Biblical Studies & Life


Reframing Leadership Discussion

Yung Suk Kim

Two Dimensional Modeling / Leadership Training and Development (Useful Links)

Recommended book


Book: Bolman Lee, and Terrence Deal. Reframing Organizations. Second. Ed. San Francisco: Jossey-Bass, Inc., 1997. (Amazon Book Review)

The following is taken from the following URL: (I see now it is broken link; retrieval of this material is about year 2002-3).





Chapter 17 presents a multiframe perspective on leadership. Though leadership is widely viewed as a cure-all, it is often misunderstood. The authors identify basic elements of leadership and distinguish it from related concepts of power, authority, and management. For Bolman and Deal, leadership is situational (dependent on organizational, environmental, and/or historical context), relational (a relationship between leader and followers), and distinct from position (not synonymous with authority or high position). It is a subtle process of mutual influence that fuses thought, feeling, and action to produce cooperative effort in the service of the purpose and values of both leader and followers. In their exploration of leadership, the authors describe research and popular approaches, such as the Managerial Grid and the Hersey/Blanchard situational leadership model. They also examine issues related to leadership and gender, addressing whether women lead differently from men and why they have had limited success in achieving the highest positions. Because leadership is complex, leaders need multiple frames. Each frame offers a different perspective on leadership, summarized in Table 17.3 of the text. The chapter explores in depth the skills and processes associated with leadership from each of the four perspectives.


Structural leadership. Little is written about structural leadership, probably because

structural theorists are often cynical about the concept. But the authors argue that structural leadership plays a decisive role in shaping organizations. It can be powerful and enduring, even if more subtle and less heroic than leadership based on other frames. Effective structural leaders are social architects who apply analytical and design skills to diagnose an organization’s needs and develop structural solutions. They need not be petty tyrants who manage by detail and fiat. Structural leaders are successful when they have the right answer for their organization and can get their answer accepted and implemented. Good structural leaders: (1) do their homework; (2) develop a new model of the relationship among structure, strategy, and

environment; (3) focus on implementation; (4) continually experiment, evaluate, and



Human resource leadership. Until recently, human resource conceptions of leadership have dominated the management literature. An effective human resource leader is a catalyst and facilitator who motivates and empowers subordinates. The impact of human resource leaders is based on talent, sensitivity, and service—not position or force. Effective human resource leaders use skill and artistry in helping people to accomplish extraordinary results. They build organizations that derive their success from a highly committed and productive work force. When they are ineffective, human resource leaders risk looking naive and weak. Good human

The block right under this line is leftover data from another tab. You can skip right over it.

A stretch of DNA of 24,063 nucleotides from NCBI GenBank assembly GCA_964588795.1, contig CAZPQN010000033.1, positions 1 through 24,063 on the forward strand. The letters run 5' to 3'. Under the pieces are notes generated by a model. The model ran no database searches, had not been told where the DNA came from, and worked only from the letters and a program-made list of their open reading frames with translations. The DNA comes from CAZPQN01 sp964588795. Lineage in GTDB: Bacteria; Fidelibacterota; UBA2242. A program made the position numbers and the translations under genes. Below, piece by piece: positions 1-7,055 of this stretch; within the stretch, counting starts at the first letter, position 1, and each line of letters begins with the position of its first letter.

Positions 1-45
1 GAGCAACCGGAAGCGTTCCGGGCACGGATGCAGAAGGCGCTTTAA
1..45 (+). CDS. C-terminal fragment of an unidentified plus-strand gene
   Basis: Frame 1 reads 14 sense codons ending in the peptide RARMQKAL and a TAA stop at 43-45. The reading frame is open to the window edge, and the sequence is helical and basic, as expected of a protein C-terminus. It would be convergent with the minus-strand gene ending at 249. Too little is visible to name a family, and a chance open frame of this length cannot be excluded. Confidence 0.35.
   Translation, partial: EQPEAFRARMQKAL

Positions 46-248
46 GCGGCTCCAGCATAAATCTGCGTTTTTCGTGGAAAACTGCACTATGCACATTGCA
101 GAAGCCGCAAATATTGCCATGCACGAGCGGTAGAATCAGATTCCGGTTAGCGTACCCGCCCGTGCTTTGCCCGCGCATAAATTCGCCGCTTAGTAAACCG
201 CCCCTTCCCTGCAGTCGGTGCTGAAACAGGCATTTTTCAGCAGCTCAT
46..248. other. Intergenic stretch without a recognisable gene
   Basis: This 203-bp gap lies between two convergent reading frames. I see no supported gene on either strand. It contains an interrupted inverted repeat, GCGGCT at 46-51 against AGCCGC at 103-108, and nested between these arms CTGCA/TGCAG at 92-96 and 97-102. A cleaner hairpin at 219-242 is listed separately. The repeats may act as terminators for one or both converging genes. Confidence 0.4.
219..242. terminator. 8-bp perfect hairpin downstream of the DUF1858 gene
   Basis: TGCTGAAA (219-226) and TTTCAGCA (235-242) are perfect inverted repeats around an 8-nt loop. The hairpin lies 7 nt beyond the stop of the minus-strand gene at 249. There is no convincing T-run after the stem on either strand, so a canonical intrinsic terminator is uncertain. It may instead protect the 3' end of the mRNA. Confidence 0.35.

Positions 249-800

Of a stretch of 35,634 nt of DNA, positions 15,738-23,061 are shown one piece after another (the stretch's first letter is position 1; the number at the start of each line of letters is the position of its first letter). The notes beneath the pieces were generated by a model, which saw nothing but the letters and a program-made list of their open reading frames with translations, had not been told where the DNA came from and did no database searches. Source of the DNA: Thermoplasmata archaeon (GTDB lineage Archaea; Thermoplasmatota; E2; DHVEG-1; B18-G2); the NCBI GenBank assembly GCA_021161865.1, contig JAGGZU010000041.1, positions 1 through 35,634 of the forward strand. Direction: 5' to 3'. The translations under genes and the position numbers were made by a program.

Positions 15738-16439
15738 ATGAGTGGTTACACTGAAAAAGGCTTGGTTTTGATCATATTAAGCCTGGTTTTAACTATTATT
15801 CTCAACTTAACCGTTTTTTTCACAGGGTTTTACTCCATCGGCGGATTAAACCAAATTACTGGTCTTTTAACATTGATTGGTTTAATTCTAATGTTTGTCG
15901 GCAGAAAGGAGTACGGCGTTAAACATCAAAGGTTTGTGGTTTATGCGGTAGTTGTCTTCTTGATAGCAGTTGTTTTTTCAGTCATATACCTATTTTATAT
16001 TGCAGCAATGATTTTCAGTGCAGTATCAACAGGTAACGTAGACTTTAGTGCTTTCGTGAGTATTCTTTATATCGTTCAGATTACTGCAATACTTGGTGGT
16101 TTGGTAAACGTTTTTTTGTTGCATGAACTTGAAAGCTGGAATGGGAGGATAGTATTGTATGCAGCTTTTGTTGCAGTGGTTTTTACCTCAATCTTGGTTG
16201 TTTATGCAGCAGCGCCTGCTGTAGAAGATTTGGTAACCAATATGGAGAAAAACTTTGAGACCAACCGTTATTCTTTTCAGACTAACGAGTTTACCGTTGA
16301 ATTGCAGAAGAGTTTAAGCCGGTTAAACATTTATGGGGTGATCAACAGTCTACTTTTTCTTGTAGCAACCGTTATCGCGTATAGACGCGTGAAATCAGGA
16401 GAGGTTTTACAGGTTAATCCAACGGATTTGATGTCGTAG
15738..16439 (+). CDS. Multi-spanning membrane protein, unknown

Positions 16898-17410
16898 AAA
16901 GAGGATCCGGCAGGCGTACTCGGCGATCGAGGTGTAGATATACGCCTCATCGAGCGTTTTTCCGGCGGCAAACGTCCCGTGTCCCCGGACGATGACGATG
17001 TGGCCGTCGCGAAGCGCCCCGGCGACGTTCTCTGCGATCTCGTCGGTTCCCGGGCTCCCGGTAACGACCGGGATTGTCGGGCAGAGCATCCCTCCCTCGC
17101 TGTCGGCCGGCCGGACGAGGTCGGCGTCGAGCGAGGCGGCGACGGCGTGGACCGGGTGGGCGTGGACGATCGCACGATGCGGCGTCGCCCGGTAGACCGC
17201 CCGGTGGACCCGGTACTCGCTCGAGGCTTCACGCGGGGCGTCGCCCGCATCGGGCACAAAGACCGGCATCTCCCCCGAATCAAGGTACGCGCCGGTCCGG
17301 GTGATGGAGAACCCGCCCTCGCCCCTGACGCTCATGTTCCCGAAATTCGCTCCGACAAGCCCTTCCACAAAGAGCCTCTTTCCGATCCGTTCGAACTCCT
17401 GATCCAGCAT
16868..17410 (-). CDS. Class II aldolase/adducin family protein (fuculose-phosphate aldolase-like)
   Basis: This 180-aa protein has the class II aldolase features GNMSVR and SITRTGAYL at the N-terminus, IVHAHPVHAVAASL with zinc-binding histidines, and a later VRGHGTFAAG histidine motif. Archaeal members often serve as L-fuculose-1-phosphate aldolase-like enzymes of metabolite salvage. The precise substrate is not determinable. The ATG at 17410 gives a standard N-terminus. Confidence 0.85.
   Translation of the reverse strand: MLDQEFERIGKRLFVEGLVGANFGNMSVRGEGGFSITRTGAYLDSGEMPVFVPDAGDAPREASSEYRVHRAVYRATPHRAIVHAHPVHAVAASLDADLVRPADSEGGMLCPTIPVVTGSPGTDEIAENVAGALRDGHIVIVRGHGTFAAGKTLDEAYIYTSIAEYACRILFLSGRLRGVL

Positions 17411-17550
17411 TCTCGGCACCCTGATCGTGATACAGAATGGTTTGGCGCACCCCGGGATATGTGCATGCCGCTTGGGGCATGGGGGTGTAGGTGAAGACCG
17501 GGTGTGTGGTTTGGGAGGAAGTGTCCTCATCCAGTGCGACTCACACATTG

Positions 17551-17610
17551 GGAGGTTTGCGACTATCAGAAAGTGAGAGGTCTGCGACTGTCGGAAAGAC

resource leaders: (1) believe in people and communicate their belief; (2) are visible and accessible; and (3) empower others—increase participation, provide support, share information, and move decision making as far down the organization as possible.


Political leadership. Successful political leaders are advocates who understand that influence needs to begin with an understanding of others’ concerns and interests.

Good political leaders (1) clarify what they want and what they can get; (2) assess the

distribution of power and interests; (3) build linkages to other stakeholders; and (4)

persuade first, negotiate second, and use coercion only if necessary.

Symbolic leadership. Effective symbolic leaders are prophets, artists, and poets whose

primary task is to interpret experience and create a meaningful workplace. They are often transformational leaders—visionaries who bring out the best in followers and move them toward higher and more universal needs and purposes. Effective symbolic leaders follow a consistent set of cultural rules and practices: they (1) lead by example; (2) use symbols to capture attention; (3) frame experience; (4) communicate a vision; (5) tell stories; and (6) respect and use history. The chapter ends with an integrated four-frame view of leadership and a prescription for wise leadership: (1) understand your own frame and its limits; (2) capitalize on your strengths and work to improve weaknesses; and (3) build teams that supply leadership in all four modes—structural, human resource, political, and symbolic.


Key Terms

Power: The ability to make things happen, to create an effect.

Authority: Power rooted in the perceived legitimacy of one’s office or position.

Management: The process of running an organization or getting things done through planning, organizing, staffing, controlling, and leading.

Leadership: A process of mutual influence fusing thought, feeling, and action to produce cooperative effort in the service of purposes and values of both the leader and the led.


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